Sexy intellectual hippies – a description of how my circle of friends perceived of ourselves as well as the rockin’ theme of my bridal shower six years ago.
Rather than gifting Tupperware or yet another challah board, guests at my bridal shower who wished to offer a present were asked to choose between bringing lingerie (sexy), their favorite book with an index card explaining their choice (intellectual) or a funky scarf for us to play with (hippies). Given that I hung with a super good girl crowd, the gifts included one lonely piece of lingerie (a pair of rhinestone-studded underwear emblazoned with my future chatan’s name), a couple of novels and a lot of scarves.
We played a few party games, ate some food and got down to business putting the scarves to good use: my married friends were going to teach me how to tie a tichel.
Some styles used just one scarf. Other styles used many scarves. I could wrap the scarf over my hair and tie it in the back along my ponytail. I could twist the scarves above the crown of my head and create complex braiding designs. Then of course there was the popular “pirate” type look, where I could sport a smaller scarf that would partially cover my forehead and be paired with hoop earrings.
We spent close to an hour playing with the scarves and I felt ready. After all, I wanted to start off marriage on the “right foot” and play the part of pious wife. Though I wasn’t machmir on halacha in all parts of my life, I figured that “mitoch lo lishma ba lishma” (the Jewish and perhaps more sincere version of fake it til you make it!). Besides, my chatan’s mother had covered her hair when she was first married and I liked the idea of keeping the family tradition.
The wedding came and went (a glorious celebration!) and it was our third day of being married – two sheva brachot down and five to go. We made our way over to the Queens restaurant where my chatan’s college friends would be throwing our third sheva brachot. The place was packed with real yeshivish types in monochrome attire and – though I was not sporting a sheitl – I was pleased to note that I at least sort of fit into the restaurant crowd as all of my curly hazelnut hair was wrapped away beneath my tichel. (In retrospect, there was no way that I actually fit in. I have a weakness for bright colors and the tichel that I was sporting that day had a vibrant and patterned violet hue.)
The guests arrived, hugs were exchanged and dinner was ordered. Waiters delivered platters of spiced and seasoned meat delicacies to the table (this was prior to my life as a vegan), the food was devoured and the singing began.
The girls pulled me up to dance, the guys pulled my chatan up to dance and the restaurant soon joined in the singing and celebration… until my chatan quite literally took matters into his own hands.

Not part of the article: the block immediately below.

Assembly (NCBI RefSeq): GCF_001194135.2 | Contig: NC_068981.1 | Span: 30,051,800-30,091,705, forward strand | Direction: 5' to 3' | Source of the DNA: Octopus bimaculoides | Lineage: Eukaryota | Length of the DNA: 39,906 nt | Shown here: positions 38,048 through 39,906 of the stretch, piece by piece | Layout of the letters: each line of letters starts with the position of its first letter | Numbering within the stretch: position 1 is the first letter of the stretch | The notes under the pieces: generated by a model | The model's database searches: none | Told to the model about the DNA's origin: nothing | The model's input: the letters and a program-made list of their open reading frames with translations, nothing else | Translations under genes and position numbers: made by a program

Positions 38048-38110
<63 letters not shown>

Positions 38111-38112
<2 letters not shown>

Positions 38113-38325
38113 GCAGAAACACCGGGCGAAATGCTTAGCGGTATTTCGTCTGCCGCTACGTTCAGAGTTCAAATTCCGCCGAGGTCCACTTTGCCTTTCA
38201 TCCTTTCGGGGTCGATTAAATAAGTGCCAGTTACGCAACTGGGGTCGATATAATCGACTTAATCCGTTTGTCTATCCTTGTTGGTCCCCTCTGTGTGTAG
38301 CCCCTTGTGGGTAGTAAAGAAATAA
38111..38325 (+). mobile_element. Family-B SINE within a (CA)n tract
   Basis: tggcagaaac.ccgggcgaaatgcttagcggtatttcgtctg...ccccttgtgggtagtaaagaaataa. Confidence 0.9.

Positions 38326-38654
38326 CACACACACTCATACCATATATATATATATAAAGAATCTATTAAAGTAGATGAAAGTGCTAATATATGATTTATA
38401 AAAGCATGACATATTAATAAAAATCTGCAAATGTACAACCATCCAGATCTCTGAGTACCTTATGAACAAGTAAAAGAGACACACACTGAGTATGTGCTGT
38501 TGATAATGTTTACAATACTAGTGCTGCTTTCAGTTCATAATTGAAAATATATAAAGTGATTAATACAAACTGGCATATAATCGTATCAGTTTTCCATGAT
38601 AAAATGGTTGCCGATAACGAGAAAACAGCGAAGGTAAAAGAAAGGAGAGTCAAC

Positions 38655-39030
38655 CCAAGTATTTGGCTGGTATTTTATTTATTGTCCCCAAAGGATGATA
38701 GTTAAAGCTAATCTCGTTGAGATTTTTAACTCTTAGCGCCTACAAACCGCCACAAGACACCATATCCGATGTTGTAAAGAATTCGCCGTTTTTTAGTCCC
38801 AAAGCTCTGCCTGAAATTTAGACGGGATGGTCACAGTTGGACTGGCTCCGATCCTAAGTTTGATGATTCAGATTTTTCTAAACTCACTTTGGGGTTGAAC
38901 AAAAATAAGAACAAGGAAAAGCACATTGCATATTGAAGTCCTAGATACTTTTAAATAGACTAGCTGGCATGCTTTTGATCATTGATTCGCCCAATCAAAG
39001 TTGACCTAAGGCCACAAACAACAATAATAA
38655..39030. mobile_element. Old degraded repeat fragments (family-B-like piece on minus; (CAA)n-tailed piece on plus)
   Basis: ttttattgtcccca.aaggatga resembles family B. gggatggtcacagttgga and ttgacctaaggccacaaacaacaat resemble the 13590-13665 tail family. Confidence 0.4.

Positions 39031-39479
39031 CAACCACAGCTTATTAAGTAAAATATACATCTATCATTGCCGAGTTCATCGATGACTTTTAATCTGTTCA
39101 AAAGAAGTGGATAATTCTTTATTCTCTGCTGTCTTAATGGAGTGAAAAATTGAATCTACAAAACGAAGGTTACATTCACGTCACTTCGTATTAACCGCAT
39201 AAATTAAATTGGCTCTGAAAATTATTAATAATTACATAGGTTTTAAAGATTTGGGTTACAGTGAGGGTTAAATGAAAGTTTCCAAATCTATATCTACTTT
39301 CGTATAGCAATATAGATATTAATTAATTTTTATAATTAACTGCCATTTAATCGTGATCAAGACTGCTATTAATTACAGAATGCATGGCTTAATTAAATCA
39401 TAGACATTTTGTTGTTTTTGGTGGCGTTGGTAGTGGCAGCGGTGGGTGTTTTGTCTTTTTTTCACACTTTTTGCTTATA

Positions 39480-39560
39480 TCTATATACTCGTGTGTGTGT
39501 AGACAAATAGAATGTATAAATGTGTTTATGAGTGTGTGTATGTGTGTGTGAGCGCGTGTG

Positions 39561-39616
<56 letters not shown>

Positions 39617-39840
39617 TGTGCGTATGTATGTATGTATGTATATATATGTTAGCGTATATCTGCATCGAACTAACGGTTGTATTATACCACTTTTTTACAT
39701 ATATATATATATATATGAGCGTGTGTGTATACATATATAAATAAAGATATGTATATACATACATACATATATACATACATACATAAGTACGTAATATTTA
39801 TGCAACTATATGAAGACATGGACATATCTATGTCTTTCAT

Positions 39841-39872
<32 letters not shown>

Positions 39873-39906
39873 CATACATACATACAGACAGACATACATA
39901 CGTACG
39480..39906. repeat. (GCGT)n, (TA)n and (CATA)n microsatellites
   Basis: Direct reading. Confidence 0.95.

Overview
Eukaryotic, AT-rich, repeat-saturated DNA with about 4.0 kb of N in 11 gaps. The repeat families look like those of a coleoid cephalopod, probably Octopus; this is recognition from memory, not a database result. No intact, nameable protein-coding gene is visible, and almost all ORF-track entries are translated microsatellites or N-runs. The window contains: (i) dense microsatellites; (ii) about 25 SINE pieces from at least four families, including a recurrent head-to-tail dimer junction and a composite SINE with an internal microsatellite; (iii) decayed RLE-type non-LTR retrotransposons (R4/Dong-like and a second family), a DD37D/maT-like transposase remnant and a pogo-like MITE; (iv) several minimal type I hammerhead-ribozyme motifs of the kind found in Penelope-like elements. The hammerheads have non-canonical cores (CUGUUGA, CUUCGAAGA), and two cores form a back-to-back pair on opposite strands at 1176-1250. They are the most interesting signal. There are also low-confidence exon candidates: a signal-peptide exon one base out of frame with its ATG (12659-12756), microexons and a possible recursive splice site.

At the urging of his friends, my beau began dancing with me – right in the middle of the restaurant and much to our new yeshivish friends’ chagrin. As we energetically sang and danced, I kept checking to make sure that my tichel was modestly shielding my hair from anyone who might dare steal a glance. Though the pretty twists in my scarf had loosened, the overall look was holding up just fine. (Thank God for bobby pins!)
I was taking in the smiling faces of our friends and the mixed looks of consternation and celebration from our new friends in the restaurant when my chatan threw me back into a dip… and my tichel flew straight across the room.
We’re talking like 20 feet of flight here!
The room went silent.
I froze, momentarily shocked as though I had just been publicly stripped. A gaggle of laughter erupted from my group of friends as my beau went scurrying to retrieve the tichel and the rest of the restaurant quietly returned to their dinner.
I excused myself to the restroom, cheek-burningly re-wrapped my tichel in its proper place and found my way back to the table for benching and the recitation of the sheva brachot.
My tichel didn’t last too long after that. Maybe it was a sign from God that the tichel didn’t belong on my head. Or perhaps it was a message that I shouldn’t have been dancing with my chatan in front of everyone at that restaurant. Either way and regardless of your interpretation of the story, just remember to beware the flying tichel!
Post-Script: During the short period of time following the wedding when I covered my hair, I felt noticeably different whenever walking around with my tichel. Like the kippah that many men wear, I felt like I was representing my community when sporting a tichel and “on the hook” to make a kiddush Hashem (good impression / sanctification of God’s name). But more than that, I felt the need to act more maturely but also more demurely and – for the first time ever – felt it inappropriate to show any displays of affection in public.
This act of covering one’s hair can be a good thing in allowing for a transformation, but it ultimately didn’t feel like me (and I didn’t like the physical feel of it either). I felt like it misrepresented my practice and beliefs, and I ultimately put the tradition on hold.
Has anyone else had interesting experiences surrounding covering one’s hair or observations relating to any other clothing markers that carry cultural or religious implications?